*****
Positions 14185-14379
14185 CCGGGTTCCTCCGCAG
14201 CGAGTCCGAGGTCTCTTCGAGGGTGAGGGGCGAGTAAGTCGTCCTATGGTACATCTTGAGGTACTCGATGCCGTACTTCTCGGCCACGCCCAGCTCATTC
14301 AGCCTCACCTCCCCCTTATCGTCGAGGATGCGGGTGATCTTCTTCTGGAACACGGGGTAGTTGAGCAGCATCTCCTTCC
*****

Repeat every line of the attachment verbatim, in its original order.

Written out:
Positions 14185-14379
14185 CCGGGTTCCTCCGCAG
14201 CGAGTCCGAGGTCTCTTCGAGGGTGAGGGGCGAGTAAGTCGTCCTATGGTACATCTTGAGGTACTCGATGCCGTACTTCTCGGCCACGCCCAGCTCATTC
14301 AGCCTCACCTCCCCCTTATCGTCGAGGATGCGGGTGATCTTCTTCTGGAACACGGGGTAGTTGAGCAGCATCTCCTTCC